“I’m not surprised by the things Ranta is saying now, but she still hasn’t admitted her own statements back then were false. I clearly remember she was constantly under surveillance by the German embassy and the Finnish ministry. The Finnish Minister for Human Rights…was at the Institute all the time, as well as the German embassy’s Second Secretary. She was very nervous and constantly outside the autopsy room. She was always in the Institute hallways, talking to someone on her mobile phone”, Professor Dobricanin [recalls].
…[Dobricanin] said that, after the autopsy reports were completed and jointly signed without any objections on behalf of the international forensic experts, the members of the international team decided to hold a press conference in Pristina. Members of the Serbian forensic team were not allowed to attend.
“William Walker was extremely nervous. He could barely stand still and he kept drumming his fingers on the chair. He did not speak. It was Helena Ranta that said all of it: that the killed were the unarmed civilians, that the massacre was committed, and that it was the crime against the civilians. The very three things a forensic specialist can not say,” Dr. Dobricanin concluded his recollection.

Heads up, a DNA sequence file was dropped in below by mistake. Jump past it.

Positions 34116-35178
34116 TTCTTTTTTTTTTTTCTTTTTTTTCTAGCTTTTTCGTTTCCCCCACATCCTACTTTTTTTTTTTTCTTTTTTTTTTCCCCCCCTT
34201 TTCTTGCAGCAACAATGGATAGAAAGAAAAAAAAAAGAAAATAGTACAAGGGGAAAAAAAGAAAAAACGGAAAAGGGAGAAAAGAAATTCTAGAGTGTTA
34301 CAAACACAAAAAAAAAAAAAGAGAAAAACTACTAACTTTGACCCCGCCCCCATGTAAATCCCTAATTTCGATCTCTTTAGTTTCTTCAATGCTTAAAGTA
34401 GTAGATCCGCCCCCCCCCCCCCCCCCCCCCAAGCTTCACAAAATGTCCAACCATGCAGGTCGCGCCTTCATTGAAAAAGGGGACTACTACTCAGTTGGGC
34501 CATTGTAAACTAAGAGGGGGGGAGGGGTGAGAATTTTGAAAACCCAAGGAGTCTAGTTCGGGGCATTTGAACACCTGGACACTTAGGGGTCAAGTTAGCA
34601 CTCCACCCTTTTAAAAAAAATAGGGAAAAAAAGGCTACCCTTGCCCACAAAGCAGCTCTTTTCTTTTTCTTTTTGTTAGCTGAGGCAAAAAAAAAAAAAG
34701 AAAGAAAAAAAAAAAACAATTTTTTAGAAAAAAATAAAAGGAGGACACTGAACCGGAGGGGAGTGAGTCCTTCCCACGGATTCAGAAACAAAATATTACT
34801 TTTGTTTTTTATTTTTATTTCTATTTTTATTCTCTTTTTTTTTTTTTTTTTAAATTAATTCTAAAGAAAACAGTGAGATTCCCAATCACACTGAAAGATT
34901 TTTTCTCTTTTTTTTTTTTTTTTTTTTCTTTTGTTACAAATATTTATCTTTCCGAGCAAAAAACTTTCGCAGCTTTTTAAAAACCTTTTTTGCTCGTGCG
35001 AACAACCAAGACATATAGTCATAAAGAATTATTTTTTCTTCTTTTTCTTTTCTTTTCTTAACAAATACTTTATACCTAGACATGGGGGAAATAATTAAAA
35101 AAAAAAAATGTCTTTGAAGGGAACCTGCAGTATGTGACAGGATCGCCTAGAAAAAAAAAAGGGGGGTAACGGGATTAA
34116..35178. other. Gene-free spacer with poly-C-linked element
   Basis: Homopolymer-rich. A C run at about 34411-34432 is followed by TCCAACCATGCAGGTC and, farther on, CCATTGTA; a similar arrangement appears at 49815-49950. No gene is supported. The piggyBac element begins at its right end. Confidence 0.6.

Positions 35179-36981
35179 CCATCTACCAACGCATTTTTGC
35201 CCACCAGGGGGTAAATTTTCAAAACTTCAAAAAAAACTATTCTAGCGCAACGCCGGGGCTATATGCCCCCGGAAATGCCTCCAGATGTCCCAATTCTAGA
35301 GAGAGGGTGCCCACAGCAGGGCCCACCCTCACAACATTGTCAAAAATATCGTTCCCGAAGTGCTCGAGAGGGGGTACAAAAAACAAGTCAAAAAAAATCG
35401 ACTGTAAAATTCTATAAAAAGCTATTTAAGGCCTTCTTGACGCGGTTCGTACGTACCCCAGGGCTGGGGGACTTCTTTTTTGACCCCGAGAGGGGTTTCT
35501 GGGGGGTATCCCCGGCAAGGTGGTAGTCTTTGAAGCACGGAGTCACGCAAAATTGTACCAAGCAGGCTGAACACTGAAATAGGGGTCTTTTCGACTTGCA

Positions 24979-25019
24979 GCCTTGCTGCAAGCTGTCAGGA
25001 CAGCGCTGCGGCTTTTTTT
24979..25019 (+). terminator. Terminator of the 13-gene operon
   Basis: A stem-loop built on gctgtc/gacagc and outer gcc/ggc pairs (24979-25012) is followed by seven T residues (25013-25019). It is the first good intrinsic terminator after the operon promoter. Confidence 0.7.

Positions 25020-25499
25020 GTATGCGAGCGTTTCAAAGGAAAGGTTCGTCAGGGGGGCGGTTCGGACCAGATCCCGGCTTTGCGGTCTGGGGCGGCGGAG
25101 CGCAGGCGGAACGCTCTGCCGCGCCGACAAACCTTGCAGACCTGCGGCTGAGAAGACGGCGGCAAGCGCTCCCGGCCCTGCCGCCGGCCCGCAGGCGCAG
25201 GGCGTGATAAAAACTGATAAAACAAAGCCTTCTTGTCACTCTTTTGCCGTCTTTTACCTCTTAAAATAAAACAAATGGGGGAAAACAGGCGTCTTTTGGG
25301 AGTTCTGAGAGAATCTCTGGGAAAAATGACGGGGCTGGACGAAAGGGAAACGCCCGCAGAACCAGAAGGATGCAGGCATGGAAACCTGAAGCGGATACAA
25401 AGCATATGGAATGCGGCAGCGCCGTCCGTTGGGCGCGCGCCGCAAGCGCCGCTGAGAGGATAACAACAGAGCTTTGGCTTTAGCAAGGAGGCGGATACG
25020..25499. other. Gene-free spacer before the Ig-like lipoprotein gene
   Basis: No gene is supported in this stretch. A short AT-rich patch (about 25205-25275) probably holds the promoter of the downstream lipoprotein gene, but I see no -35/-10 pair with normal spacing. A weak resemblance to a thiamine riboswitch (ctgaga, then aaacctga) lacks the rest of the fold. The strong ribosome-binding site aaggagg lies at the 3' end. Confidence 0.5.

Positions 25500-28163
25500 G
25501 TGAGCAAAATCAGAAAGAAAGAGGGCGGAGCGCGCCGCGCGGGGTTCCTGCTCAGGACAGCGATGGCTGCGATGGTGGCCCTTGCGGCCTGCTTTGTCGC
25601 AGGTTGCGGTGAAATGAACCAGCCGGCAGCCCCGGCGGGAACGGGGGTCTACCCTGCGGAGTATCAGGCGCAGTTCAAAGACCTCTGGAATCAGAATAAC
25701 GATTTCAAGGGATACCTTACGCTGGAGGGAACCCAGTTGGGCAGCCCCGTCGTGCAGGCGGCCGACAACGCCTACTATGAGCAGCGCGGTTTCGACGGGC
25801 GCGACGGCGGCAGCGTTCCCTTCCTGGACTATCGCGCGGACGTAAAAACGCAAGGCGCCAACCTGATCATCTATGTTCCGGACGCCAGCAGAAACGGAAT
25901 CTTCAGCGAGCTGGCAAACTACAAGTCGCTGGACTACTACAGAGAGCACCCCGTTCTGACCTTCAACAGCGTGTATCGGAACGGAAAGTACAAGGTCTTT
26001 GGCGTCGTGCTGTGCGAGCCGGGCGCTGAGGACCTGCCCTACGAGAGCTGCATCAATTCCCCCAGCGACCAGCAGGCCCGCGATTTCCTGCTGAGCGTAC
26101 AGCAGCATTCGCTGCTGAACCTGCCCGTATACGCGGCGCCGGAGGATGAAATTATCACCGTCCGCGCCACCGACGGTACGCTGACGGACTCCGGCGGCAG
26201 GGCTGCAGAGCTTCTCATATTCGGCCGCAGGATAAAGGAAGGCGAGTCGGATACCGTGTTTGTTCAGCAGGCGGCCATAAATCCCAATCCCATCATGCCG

…Danica Marinkovic and Slavisa Dobricanin both testified at the Hague, on behalf of the former Yugoslav President Slobodan Milosevic’s defense. As expert witnesses, they refuted prosecution charges, especially in respect to the names, gender and the age of the victims. Then-prosecutor Geoffrey Nice went as far as calling the Serbian judge and forensic pathologist “criminals”. After a while, when the prosecution data on the Racak KLA victims was “reevaluated”, he too quoted Marinkovic and Dobricanin, citing results of their investigation.
Following the evidence presented by the Judge Marinkovic and Professor Dobricanin, Hague prosecution removed Racak charges from all the indictments: from that of the late Yugoslav and Serbian President Slobodan Milosevic, from the process against the former Serbia’s President Milan Milutinovic, and from the processes against another five former Yugoslav and Serbian functionaries.